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Thursday, July 14, 2011

Plains Zebra


Beauty Of Animal | Plains Zebra | The plains zebra (Equus quagga, formerly Equus burchelli), also known as the common zebra or Burchell's zebra, is the most common and geographically widespread species of zebra. It ranges from the south of Ethiopia through East Africa to as far south as Angola and eastern South Africa. The plains zebra remains common in game reserves, but is threatened by human activities such as hunting for its meat and hide, as well as competition with livestock and encroachment by farming on much of its habitat.
The Plains zebra and perhaps the mountain zebra belong to the subgenus Hippotigris, but Grévy's zebra is the sole species of subgenus Dolichohippus. The latter resembles an ass (to which it is related), while the former two are more horse-like. All three belong to the genus Equus along with other living equids. Recent phylogenetic evidence suggests that Grevy's zebras (and perhaps also Mountain Zebras) are with asses and donkeys in a separate lineage from the Plains zebra. In areas where Plains zebras are sympatric with Grévy's zebras, it is not unusual to find them in the same herds and fertile hybrids occur. In captivity, Plains zebras have been crossed with mountain zebras. The hybrid foals lacked a dewlap and resembled the plains zebra apart from their larger ears and their hindquarters pattern.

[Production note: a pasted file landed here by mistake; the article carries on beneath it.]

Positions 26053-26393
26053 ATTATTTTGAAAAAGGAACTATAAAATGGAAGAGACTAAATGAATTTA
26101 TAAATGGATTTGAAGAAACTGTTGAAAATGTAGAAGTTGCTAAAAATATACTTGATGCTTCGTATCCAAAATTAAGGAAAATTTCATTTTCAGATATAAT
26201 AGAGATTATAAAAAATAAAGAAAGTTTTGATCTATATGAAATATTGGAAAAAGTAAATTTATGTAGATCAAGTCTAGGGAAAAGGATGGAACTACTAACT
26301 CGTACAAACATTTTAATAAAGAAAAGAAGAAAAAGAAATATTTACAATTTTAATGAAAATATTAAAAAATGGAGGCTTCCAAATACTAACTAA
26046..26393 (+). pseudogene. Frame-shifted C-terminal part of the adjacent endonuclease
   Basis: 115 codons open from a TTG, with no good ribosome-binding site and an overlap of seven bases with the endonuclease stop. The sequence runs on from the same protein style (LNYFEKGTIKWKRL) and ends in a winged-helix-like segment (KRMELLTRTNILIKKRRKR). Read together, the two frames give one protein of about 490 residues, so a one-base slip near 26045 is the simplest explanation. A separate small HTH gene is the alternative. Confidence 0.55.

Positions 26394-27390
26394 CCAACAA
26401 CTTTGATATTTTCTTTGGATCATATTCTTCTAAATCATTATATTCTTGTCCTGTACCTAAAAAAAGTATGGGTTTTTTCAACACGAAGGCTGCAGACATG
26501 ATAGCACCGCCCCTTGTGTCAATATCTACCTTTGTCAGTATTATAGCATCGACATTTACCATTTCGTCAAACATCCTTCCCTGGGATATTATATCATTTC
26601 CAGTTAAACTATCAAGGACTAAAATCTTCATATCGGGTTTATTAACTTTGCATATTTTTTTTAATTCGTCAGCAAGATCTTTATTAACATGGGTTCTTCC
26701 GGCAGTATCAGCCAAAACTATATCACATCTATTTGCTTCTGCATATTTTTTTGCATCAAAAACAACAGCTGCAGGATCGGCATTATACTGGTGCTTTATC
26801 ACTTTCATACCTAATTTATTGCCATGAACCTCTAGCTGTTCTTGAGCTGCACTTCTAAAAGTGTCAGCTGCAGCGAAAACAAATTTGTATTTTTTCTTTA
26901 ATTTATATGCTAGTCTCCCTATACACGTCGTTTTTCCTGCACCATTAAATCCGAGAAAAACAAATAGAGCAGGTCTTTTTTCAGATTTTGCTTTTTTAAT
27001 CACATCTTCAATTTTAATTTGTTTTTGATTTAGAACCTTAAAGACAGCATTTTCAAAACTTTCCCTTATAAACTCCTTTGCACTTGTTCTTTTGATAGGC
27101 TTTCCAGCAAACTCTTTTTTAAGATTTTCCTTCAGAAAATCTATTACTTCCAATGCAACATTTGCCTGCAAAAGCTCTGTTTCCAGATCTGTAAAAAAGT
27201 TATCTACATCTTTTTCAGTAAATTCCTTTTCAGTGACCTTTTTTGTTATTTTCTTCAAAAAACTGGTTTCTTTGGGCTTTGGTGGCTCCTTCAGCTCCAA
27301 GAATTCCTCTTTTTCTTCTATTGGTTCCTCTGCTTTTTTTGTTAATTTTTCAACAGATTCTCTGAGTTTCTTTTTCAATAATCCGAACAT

The quagga was originally classified as a separate species, Equus quagga, in 1778. Over the next 50 years or so, many other zebras were described by naturalists and explorers. Because of the great variation in coat patterns (no two zebras are alike), taxonomists were left with a great number of described "species", and no easy way to tell which of these were true species, which were subspecies, and which were simply natural variants. 
 
The quagga was the first extinct creature to have its DNA studied. Recent genetic research at the Smithsonian Institution has demonstrated that the quagga was in fact not a separate species at all, but diverged from the plains zebra, between 120,000 and 290,000 years ago, and suggests that it should be named Equus burchelli quagga. However, according to the rules of biological nomenclature, where there are two or more alternative names for a single species, the name first used takes priority. As the quagga was described about thirty years earlier than the Burchell's zebra, it appears that the correct terms are E. quagga quagga for the quagga and E. quagga burchelli for the plains zebra, unless "Equus burchelli" is officially declared to be a nomen conservandum.

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